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The absence of elephants and rhinoceroses threatens biodiversity in tropical forests

the-absence-of-elephants-and-rhinoceroses-threatens-biodiversity-in-tropical-forests

According to the red list of the International Union for Conservation of Nature (IUCN), elephants are in ‘danger of extinction‘ and the two rhinoceros species are ‘critically endangered‘. The progressive disappearance of seed-dispersing animals like elephants and rhinoceroses puts the structural integrity and biodiversity of the tropical forest of South-East Asia at risk. In these forests in East Asia, the large diversity of plant species means that there is not enough space for all the trees to germinate and grow.

As well as the scarce light, seed dispersion is made more complicated by the lack of wind due to the trees that are up to 90 metres high. Plant life is then limited to seeds dispersed by those animals that eat pulp. They either scatter seeds by dropping their food, regurgitating it or by defecating later on. Megaherbivores act as the ‘gardeners’ of humid tropical forests. They are vital to forest regeneration and maintain its structure and biodiversity. Plants need a large animal capable of eating, transporting and defecating the seeds in good conditions. This is where elephants and rhinoceroses come into play because they can scatter large quantities of seeds thanks to the fact that they slowly digest very little of their food.

Habitat loss, poaching, and the conflict between elephant and man has caused a 95% loss in Asian elephant (Elephas maximus) historical distribution range and has left the rhinoceros just a step away from extinction. There are less than 50 Java rhinoceroses (Rhinoceros sondaicus) and 200 Sumatra rhinoceroses (Dicerorhinus sumatrensis).

With the help of Spanish researchers, an international team of experts evaluated the seed-dispersing capacity of another large herbivore weighing 300 kg. The Asian tapir (Tapirus indicus) is not hunted and has a similar digestive system to that of elephants and rhinoceroses. The study allowed researchers to analyse the effect of dispersion by tapirs on the seed survival of nine different plants. This included some large plant species such as the mango tree and durian, as well as other smaller species like the ‘elephant apple’ (Dillenia indica). Among other outcomes, the results show that tapirs defecated 8% of the tamarind seeds ingested (none of which germinated) compared to elephants, who defecated 75% of the 2,390 ingested seeds (65% of which germinated). Research team has confirmed that not even herbivores like tapirs can replace elephants and rhinoceros. Elephants and rhinoceroses play a unique ecological role that cannot be replaced by other species.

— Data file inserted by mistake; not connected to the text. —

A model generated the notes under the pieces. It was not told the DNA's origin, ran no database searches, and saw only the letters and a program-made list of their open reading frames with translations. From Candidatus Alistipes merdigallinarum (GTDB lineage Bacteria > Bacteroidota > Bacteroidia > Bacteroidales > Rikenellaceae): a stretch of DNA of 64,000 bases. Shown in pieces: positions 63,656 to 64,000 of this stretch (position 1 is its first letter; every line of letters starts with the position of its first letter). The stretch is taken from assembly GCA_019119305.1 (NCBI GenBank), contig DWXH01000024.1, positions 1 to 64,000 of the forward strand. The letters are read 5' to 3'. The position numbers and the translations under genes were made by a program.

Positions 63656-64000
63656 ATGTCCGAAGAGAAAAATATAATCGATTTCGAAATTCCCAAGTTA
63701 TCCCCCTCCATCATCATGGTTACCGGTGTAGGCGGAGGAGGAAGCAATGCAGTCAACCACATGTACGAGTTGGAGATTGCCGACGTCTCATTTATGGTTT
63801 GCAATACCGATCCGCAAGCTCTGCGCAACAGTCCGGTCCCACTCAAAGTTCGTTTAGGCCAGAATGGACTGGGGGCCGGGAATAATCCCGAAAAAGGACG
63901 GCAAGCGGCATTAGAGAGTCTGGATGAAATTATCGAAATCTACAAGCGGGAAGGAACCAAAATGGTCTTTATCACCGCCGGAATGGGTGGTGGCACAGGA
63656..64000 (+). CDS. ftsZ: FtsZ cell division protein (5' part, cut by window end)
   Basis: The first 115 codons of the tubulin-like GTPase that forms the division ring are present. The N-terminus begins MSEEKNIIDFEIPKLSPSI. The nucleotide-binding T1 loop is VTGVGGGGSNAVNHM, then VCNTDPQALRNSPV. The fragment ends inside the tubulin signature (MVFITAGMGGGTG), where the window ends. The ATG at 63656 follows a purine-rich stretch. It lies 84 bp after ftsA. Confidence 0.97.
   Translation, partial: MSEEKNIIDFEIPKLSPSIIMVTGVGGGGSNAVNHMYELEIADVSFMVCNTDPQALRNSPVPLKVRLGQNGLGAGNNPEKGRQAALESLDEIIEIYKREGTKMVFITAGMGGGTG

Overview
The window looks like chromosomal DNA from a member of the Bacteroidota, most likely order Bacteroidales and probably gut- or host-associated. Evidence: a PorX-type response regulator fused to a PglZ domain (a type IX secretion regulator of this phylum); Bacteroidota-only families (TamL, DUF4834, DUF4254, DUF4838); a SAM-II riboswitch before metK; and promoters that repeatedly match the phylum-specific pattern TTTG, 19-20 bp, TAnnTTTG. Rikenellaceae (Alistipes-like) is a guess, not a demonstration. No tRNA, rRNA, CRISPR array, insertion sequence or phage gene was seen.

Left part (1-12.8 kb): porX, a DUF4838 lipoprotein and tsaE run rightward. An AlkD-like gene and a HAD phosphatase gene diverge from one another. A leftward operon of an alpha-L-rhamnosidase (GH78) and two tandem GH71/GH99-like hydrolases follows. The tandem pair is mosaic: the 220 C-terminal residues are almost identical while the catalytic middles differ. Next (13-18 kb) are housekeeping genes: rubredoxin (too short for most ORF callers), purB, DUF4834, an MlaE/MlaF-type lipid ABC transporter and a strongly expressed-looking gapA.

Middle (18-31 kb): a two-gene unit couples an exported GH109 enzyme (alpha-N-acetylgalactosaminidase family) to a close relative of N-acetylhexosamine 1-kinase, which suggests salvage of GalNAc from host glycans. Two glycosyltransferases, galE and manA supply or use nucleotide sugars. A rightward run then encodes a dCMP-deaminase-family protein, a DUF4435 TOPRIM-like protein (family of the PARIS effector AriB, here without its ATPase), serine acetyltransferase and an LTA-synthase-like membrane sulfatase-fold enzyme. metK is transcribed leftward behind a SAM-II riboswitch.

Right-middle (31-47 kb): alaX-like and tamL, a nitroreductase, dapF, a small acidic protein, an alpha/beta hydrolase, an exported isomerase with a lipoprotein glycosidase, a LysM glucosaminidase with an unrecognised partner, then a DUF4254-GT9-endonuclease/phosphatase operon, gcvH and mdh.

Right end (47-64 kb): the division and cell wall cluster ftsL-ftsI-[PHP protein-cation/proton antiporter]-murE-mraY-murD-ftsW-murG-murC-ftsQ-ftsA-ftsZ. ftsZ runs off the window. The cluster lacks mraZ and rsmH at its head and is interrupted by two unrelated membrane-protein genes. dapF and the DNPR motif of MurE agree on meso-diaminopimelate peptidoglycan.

According to research, if these megaherbivores disappear from the ecosystem, their contribution to ecological processes will too be lost and the path of the ecosystem will change irreversibly. The most probable consequences are the change in the structure of the undergrowth and the forest and the loss of certain species.  Without large herbivores, new large seed plants will always grow in close proximity to the mother plant and are therefore “unable to colonise available space in other forest areas,” warns the IMEDEA researcher. Those species that depend on large animals will become increasingly rare whereas those that depend on the wind and smaller, abundant animals will increase in terms of density and dominance. Researchers suggest that megafauna should be protected and in some cases megaherbivores should be reintroduced into areas from where they had previously disappeared.

In the south-east of Asia, the priority is to stop illegal hunting and mitigate the impact of habitat loss. This also highlights the need to combat illegal trade in a “much more determined way.”

Sources: FECYT – Spanish Foundation for Science and Technology, International Union for Conservation of Nature (IUCN)TerraDaily

Featured image credit: IUCN

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